1.1. An approach to the concept of price in economic theory.
1.2. Price functions.
1.3. Price system.
1.4. Types of prices and classification of there.
1.5 Influence factors and price formation process.
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1.1. The prices denote a multidimensional concept, which in its economic and psychological basis appears as a macroeconomic and a microeconomic instrument that a company may use as the basic element in making its strategic and tactical decisions. In activity of any company that produces goods and services, the price has a special role of paramount importance for achievement of the final goal – maximization of profits.
As an instrument of the market and as an essential indicator of economic and social reality the price represents an amount of money that the buyer is willing and can give manufacturers in exchange for offered goods.
In modern economy the price can have different forms:
- tariff – in case of services;
- duty – in case of payments to the budget or other state institutions;
- tax – price for the right to make money;
- salary – labor price;
- interest – price for utilization of borrowed money;
- dividends – price for shareholder’s capital, etc.
Prices, as “creations” of goods exchange, have become a primary economic category from the perspective of complexity and interdependence with other categories and economic processes, with global dynamics of economic and social development of a country. Prices can be seen everywhere, anywhere and anytime, more frequently than any other economic terms. Any person or an economic entity on a daily basis has to pay or receive numerous prices.
In the economy presence of price of obvious, because the category of price comprises all issues of economic development: production, goods, labor, information, capital, investments, transportation, services, land use, etc. These relations refer to analysis of the nature of the price, which is a frequent form of scientific research.
The basis of price definition is the concept of value, which had been broached in various visions of certain schools of economic thinking, which we can separate by three main directions (theories):
Theory of marginal utility
According to the first theory, value of a product is determined by the utility that consumers give to products they need, and the value of utility also depends on scarcity of the respective product. In other words, as Stanley Jevons has stated, goods have value not because they cost money, but because people attribute value to them because they need those products. Utility appears in the relation between goods and human needs. Economic goods do not have the amount degree of utility, and as such their value is determined not only by intensity of people’s needs but also of scarcity of products. The value represents two elements: subjective element - wants, and objective element - scarcity. The measure of price is the final degree of satisfaction of wants, which is reflected in marginal utility, which gives it such value. A particular mechanism of value formation is based on laws of supply and demand: demand depends on utility, and supply depends on scarcity (which determines the expense needed in order to obtain it).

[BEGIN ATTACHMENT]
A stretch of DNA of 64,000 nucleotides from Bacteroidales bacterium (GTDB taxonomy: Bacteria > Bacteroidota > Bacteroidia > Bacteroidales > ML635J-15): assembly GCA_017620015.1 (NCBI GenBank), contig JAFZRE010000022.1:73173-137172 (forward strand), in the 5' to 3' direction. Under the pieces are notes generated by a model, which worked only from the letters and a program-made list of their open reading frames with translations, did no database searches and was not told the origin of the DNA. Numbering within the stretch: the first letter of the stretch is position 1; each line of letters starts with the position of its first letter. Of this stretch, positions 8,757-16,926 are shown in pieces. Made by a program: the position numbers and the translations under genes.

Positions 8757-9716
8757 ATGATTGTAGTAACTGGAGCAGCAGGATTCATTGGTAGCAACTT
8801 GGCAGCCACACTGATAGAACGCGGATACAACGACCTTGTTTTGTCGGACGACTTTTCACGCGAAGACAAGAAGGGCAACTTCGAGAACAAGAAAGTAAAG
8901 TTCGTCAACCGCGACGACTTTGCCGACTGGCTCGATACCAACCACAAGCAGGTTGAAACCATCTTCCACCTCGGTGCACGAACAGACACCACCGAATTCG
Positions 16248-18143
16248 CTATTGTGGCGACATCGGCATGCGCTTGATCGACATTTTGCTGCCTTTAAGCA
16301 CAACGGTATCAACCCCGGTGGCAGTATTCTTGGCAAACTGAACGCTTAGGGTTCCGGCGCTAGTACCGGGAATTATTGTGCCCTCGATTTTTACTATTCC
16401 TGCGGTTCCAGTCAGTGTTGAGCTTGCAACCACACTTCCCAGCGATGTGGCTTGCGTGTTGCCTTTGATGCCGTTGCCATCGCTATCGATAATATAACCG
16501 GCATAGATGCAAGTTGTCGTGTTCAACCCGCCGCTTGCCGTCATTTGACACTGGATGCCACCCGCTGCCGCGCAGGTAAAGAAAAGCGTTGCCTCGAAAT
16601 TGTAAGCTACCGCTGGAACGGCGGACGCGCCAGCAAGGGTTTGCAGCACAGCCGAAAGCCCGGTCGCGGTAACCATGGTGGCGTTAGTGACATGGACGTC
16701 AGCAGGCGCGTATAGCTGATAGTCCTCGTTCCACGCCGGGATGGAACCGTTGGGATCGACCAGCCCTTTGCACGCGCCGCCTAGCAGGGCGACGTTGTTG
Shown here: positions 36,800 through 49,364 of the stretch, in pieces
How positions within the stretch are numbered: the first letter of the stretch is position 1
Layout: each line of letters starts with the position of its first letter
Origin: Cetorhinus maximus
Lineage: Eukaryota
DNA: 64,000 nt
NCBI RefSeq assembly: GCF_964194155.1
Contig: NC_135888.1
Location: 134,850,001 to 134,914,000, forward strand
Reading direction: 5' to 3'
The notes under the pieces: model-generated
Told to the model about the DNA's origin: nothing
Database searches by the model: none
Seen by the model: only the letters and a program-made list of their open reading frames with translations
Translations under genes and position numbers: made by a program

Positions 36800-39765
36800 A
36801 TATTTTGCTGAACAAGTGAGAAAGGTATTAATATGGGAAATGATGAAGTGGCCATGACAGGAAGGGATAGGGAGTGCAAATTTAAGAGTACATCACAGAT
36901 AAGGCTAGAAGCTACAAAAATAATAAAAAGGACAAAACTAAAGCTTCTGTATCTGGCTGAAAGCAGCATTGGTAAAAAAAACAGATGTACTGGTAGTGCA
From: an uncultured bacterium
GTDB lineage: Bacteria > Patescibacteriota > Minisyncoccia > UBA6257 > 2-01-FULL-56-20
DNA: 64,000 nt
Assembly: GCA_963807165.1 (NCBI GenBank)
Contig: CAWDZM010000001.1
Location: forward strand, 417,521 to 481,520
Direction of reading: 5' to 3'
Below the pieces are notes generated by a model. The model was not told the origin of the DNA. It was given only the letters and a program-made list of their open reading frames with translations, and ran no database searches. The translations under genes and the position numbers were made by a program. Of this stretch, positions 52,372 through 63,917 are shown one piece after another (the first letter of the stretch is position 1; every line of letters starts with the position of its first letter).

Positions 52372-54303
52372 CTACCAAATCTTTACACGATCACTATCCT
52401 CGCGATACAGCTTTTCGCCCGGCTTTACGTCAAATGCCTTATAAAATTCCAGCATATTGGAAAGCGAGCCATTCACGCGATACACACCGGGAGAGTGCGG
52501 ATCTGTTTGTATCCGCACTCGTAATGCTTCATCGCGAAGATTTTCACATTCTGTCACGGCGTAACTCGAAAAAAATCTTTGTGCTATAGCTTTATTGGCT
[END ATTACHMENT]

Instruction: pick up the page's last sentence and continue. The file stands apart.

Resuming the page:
According to objective theory, value of a product is based on its scarcity, as well as labor costs carried out for making of such product. The relationship between labor, value and price has been shown by Adam Smith in “The Wealth of Nations”. He has pointed out that the price is based on labor efforts made in order to create a product.
The objective theory also had been adopted by English classics W.Petty and D.Ricardo. D.Ricardo distinguishes between the value of use and value of exchange. The first value cannot create the other value, once most useful things (air, water) of their exchange value, and products with high exchange value (gold, diamonds) become less useful. Utility is a prerequisite of value, but a measure thereof. D.Ricardo defines the monetary expression of price, where prices mean the amount of money for which a product can be changed.
K. Marx had assumed the theory of value from British classics, gave absolute significance to the role of value, in particular physical labor in creation of value. He denies the role of utility of products as a factor that determines value, utility being considered its premise. Labor represents the only real measure for appreciation and comparison of value of all products, and it constitutes the real price of products, while the amount of money defines its nominal price.
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